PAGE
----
Key difference:when people praise others they often use words of comparison such as "You are the best...  You are so smart...  You were the star of the game." Even if there isn't a direct comparison used like "You are a way better athlete than so and so," comparison is still implied when you say, "You are so smart." Researchers found when people used praise which contained comparison words, the people they praised became worse. Their words did not build courage but instead took away courage and actually made kids risk less, work less, and give up more easily. Encouragement on the other hand uses words of courage and motivation. For example, "I saw how you pushed yourself on that last rep and I wanted to tell you what a great job you did. Your focus on the rim was very intense, that was amazing, keep it up! I watched you work on a skill you were struggling with and that really inspired me."
Work to encourage things a person can control: effort, discipline, attitude.  Try to avoid praising things a person can't control.

2. 10 to 1.  Thanks to John Gottman, researcher at the University of Washington, we have the game plan for good relationships.  Whether it is teams, families, or siblings, all good relationships have five to ten positive word statements to every 1 negative or transactional word statement. Take all the words you say to yourself and put them in a jar.  If the majority of the words you say are full of courage, you probably are a strong, courageous person. Do the same with the words you say to your family and your team.  You will get a pretty quick picture on the health of your relationships.  Do you have a relationship you need to improve?  Gottman gives us the tool.  20 to 1.  If the momentum is negative.  You have to have 20 positive word statements to every 1 critique or negative word statement to get the relationship to a place of health.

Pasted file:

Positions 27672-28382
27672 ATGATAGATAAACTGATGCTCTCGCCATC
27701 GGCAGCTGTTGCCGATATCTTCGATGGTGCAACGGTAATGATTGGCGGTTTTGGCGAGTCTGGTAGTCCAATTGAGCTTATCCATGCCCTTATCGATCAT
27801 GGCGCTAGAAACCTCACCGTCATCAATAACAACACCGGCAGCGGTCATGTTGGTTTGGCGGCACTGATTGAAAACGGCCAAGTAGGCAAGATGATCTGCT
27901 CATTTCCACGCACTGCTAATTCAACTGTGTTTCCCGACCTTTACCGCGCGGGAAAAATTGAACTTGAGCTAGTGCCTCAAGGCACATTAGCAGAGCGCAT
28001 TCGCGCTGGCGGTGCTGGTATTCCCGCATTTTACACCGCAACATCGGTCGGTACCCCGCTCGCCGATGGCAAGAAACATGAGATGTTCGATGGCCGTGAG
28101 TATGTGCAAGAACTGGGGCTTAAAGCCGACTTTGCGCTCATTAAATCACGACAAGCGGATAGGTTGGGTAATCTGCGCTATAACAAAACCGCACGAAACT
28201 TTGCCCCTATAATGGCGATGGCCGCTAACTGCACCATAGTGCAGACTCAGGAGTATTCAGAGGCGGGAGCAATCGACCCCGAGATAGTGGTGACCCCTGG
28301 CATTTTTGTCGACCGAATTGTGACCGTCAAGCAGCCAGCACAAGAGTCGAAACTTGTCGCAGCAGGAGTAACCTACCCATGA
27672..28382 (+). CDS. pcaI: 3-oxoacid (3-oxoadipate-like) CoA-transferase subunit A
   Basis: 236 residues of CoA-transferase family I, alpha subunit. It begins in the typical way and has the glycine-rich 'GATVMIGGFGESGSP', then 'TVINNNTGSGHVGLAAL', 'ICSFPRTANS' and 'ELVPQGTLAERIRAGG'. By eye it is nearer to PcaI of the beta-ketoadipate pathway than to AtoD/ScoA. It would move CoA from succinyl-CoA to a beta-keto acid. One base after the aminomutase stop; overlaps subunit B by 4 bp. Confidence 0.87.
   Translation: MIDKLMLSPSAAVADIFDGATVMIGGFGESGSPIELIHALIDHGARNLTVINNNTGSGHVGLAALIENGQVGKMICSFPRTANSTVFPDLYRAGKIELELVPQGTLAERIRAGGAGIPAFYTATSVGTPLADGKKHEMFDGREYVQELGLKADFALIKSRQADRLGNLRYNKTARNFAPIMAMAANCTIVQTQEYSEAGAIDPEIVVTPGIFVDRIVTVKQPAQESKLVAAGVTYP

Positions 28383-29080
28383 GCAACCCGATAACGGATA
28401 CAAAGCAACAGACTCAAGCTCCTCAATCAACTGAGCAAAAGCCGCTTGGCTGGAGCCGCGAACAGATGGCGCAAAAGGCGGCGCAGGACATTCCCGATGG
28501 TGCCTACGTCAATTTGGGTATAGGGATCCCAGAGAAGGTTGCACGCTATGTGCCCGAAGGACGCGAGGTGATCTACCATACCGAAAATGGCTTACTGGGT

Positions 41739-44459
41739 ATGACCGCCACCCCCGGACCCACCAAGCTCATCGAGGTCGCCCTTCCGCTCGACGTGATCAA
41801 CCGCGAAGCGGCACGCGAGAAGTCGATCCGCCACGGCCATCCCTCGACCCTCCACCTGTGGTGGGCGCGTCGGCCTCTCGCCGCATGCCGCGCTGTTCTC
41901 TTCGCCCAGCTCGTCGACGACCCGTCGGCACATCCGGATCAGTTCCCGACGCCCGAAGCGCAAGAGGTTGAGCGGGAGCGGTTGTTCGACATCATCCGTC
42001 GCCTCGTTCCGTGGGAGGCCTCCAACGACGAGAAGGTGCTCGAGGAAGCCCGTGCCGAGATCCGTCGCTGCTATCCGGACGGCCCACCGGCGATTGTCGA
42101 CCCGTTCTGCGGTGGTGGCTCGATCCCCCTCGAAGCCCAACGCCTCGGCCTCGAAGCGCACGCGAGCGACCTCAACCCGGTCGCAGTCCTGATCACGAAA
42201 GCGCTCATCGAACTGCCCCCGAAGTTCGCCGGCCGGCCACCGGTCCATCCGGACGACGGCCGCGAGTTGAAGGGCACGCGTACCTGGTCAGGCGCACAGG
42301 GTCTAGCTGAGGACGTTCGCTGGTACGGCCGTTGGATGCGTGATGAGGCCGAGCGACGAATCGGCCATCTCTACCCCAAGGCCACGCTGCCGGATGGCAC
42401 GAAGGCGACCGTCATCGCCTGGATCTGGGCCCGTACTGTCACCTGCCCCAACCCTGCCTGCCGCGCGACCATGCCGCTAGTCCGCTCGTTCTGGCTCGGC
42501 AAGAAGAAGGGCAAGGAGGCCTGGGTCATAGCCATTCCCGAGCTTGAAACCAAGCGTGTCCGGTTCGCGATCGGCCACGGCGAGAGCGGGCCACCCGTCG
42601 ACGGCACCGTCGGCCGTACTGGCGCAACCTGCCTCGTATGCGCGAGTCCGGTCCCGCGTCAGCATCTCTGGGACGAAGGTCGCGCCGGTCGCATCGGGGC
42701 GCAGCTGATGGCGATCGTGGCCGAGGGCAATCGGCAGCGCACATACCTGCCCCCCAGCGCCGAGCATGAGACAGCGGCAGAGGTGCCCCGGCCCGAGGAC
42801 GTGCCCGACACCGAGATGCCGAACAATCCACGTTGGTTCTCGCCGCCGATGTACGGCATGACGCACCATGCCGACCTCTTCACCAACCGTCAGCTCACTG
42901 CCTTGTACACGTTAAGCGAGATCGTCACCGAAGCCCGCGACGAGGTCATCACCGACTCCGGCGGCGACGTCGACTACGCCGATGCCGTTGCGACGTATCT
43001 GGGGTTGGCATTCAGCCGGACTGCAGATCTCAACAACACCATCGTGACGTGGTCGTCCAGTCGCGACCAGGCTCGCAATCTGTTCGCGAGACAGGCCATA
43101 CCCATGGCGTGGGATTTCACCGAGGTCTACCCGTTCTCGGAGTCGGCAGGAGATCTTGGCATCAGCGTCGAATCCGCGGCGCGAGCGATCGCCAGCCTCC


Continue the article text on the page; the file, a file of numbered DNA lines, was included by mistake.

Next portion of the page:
3. Be in someone else's moment.   With TVs on constantly in many homes and restaurants, not to mention cell phones, it is very hard in this current age to be present.  If we aren't present, we won't be able to really see the other people in our lives with clarity. We can't speak courage to others if we don't know what is happening in their lives. Become willing to lay down your agenda and give someone your undivided attention. You will see just how difficult it is to remain fully present. Our homes and teams often have people functioning in total isolation. This robs people of their courage. You have the ability to infuse your home, school, and work place with courage but you have to be awake, present and courageous yourself in order to use encouragement effectively.
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About NBC Basketball Camps
NBC Camps has grown to become the largest overnight basketball program in the world with locations around the United States, Canada, the UK, Austria, Italy and now Thailand.  Campers have gone on to play in the NBA, WBNA, professionally overseas, and play or coach at many colleges and university programs. NBC Camps is a member of US Sports Camps network of outstanding summer sports camps throughout the world. Players, coaches, parents and members of the media interested in learning more about NBC Camps are invited to visit www.nbccamps.com or phone 1-800-406-3926.